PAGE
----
In its decision 30 COM 7B.51, the Committee recommended that the State Party concentrate its efforts on the implementation of a series of eight priority measures. The joint World Heritage Centre/ICOMOS reactive monitoring mission, that took place in November 2006, made the following assessment of the implementation of these measures:
a) Clearly identify the boundaries of the area(s) to be protected and fenced if necessary, even temporarily;
With regard to protection of the property, no progress has been done since the last mission in April 2005. It is urgent that the boundaries of the property and its buffer zone be exactly defined and delineated, and indicated on updated topographic scale maps, while assessing the legal status of the land and addressing ownership issues. The inventory data base elaborated by the Management Plan team should be completed and integrated within the Geographical Information System of the Department of Antiquities. The archaeological areas should be fenced in order to ensure that the property is adequately protected from potential urban encroachment; guardianship against looting and illegal digs should be strengthened.
b) Address the security issues, notably by prohibiting access of visitors to potential dangerous areas and carrying out the necessary works to cover the trenches and archaeological soundings; and
c) Isolate and preserve the most endangered and damaged archaeological and architectural components by establishing a temporary restricted plan of visit paths;
No security measures have yet been taken to safeguard workers and tourists: neither physical barriers nor specific paths are established, trenches and soundings are not re-filled. Furthermore, compared with the situation noticed in 2005, dangerous areas have expanded because of illegal digs and excavations and because of general degradation of structures’ stability. In addition, due to the lack of an adequate guardian system, visitors walk freely around the site and climb upon very fragile structures of the archaeological site.
d) Preserve the mosaics with adequate temporary and protective materials (special geo-textile layers and draining sand layers);
e) Consolidate the most endangered architectural elements using temporary but secure structures;
f) Stop restoration works and reconstruction of collapsed elements; and
g) Resolve, when possible, using simple and temporary solutions, the humidity problems, notably for the mosaic floor of the sheltered St. Stephen Church;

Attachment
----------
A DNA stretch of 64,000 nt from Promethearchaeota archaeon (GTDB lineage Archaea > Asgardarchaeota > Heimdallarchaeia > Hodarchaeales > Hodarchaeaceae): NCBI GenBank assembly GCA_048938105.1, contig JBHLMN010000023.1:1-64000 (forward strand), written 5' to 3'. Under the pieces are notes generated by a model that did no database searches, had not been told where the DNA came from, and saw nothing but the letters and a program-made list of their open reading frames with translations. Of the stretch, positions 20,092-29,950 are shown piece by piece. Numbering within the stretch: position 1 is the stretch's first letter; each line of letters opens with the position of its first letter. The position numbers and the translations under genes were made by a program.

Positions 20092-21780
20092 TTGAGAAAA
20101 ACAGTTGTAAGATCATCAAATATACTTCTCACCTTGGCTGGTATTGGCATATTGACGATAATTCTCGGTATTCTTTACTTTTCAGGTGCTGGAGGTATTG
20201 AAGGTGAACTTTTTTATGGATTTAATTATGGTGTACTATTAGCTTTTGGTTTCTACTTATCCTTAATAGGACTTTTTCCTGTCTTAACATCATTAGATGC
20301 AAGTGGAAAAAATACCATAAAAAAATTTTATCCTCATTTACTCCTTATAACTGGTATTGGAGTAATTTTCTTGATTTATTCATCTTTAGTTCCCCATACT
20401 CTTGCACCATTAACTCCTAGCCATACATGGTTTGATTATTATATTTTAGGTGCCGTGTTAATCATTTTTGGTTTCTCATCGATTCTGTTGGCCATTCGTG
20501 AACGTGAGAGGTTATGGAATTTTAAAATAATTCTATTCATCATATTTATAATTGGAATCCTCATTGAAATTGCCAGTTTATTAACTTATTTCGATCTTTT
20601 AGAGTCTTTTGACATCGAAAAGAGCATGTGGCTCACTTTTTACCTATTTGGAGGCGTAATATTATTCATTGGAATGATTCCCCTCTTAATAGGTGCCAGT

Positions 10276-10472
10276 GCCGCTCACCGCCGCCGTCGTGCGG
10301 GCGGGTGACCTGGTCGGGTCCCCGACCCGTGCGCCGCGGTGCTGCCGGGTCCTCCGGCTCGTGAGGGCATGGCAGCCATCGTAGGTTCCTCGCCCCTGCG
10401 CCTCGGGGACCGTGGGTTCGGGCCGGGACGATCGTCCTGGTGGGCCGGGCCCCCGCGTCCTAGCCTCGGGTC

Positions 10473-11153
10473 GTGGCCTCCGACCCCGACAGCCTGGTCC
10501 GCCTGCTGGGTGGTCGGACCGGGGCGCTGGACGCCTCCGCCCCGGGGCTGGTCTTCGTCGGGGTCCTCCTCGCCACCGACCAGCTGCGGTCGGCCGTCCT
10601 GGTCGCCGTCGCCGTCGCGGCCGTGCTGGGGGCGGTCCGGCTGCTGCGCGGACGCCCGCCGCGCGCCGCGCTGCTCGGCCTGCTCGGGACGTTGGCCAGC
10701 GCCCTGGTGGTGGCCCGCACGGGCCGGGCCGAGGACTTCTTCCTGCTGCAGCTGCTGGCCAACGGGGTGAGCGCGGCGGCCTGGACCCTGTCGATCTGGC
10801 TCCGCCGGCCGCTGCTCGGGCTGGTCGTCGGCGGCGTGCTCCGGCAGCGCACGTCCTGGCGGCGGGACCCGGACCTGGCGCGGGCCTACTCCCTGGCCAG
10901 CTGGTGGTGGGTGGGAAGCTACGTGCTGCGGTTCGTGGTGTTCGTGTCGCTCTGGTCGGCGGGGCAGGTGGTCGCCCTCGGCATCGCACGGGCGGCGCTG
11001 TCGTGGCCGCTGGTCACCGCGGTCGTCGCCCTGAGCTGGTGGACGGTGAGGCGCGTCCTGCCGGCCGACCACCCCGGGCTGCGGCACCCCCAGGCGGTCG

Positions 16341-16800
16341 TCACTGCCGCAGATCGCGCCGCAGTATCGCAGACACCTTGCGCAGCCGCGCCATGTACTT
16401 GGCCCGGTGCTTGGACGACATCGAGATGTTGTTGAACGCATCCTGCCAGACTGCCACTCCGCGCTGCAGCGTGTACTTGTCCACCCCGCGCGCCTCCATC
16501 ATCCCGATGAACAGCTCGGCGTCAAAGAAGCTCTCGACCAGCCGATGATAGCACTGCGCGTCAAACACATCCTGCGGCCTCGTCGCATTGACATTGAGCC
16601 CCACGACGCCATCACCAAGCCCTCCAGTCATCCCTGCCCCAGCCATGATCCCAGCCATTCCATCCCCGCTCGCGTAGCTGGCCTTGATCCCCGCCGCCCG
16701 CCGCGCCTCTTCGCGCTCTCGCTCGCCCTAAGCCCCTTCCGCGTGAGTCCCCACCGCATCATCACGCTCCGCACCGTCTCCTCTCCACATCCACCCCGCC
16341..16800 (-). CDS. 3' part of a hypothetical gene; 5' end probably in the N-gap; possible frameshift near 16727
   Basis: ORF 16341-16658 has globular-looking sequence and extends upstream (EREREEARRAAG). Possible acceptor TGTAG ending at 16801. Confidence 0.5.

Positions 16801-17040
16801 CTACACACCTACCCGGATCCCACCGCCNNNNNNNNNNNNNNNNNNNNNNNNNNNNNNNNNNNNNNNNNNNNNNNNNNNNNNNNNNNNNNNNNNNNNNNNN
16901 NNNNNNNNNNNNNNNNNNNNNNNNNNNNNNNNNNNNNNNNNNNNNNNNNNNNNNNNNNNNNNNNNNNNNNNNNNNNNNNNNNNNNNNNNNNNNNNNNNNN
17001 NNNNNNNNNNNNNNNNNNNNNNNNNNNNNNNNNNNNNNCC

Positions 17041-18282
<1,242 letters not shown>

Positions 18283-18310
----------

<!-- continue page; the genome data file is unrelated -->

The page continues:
With respect to the state of conservation, the mission observed that damaged archaeological structures and decorative elements had not been isolated or preserved with adequate and temporary measures. Consolidation works necessary to prevent further collapsing need to be carried out urgently. The humidity problems were not addressed either and mosaics in the St. Stephen Church show an increase of saline efflorescence damage.
An International Assistance Request, submitted by the State Party for assistance in restoring the Stylite tower was recently approved and the work should start in the near future.
h) Define the future management structure and financial system, which will be adopted in the management plan for the site.
A first draft of a Management Plan for Um er-Rasas was prepared by a team within the Department of Antiquities. However, despite the efforts, constraints led to a delay in its submission to the World Heritage Centre. The main issue is related to the difficulties in addressing the current conservation situation because of the lack of funds and human resources.
In its Decision 30 COM 7B.51, the Committee had also requested the State Party “to engage, possibly with the support of the World Heritage Centre, in discussions in order to make sure that the European Commission funded project be redesigned so as to integrate the above mentioned priority measures and adapt its work-plan and schedule accordingly”.
The mission confirmed the opinion that many of the components of the European Commission funded project are not adapted to the present situation of the property and that they could affect the site instead of contributing to its improvement. On the grounds of the assessment of the general situation, the mission stressed the need to reconsider the initiative in the framework of a global conservation and management approach and to redesign the project, notably the St. Stephen complex shelter.
Finally, the mission underlined that, as mentioned in the Operational Guidelines for the Implementation of the World Heritage Convention (paragraphs 178 and 179), a World Heritage property - as defined in Articles 1 and 2 of the Convention - can be inscribed on the List of World Heritage in Danger by the Committee in the cases of ascertained danger due to “serious deterioration of materials” and/or “serious deterioration of structure and/or ornamental features”, or potential danger because of “lack of conservation policy” and/or “threatening effects of regional planning projects”. Concern is indeed raised by the above assessment which, compared to the ICOMOS evaluation at the time of the inscription, shows no improvement.
At the time of drafting this document, no report has been provided by the State Party. Should any information be received by the World Heritage Centre prior to the 31st session of the Committee, it will be reported orally.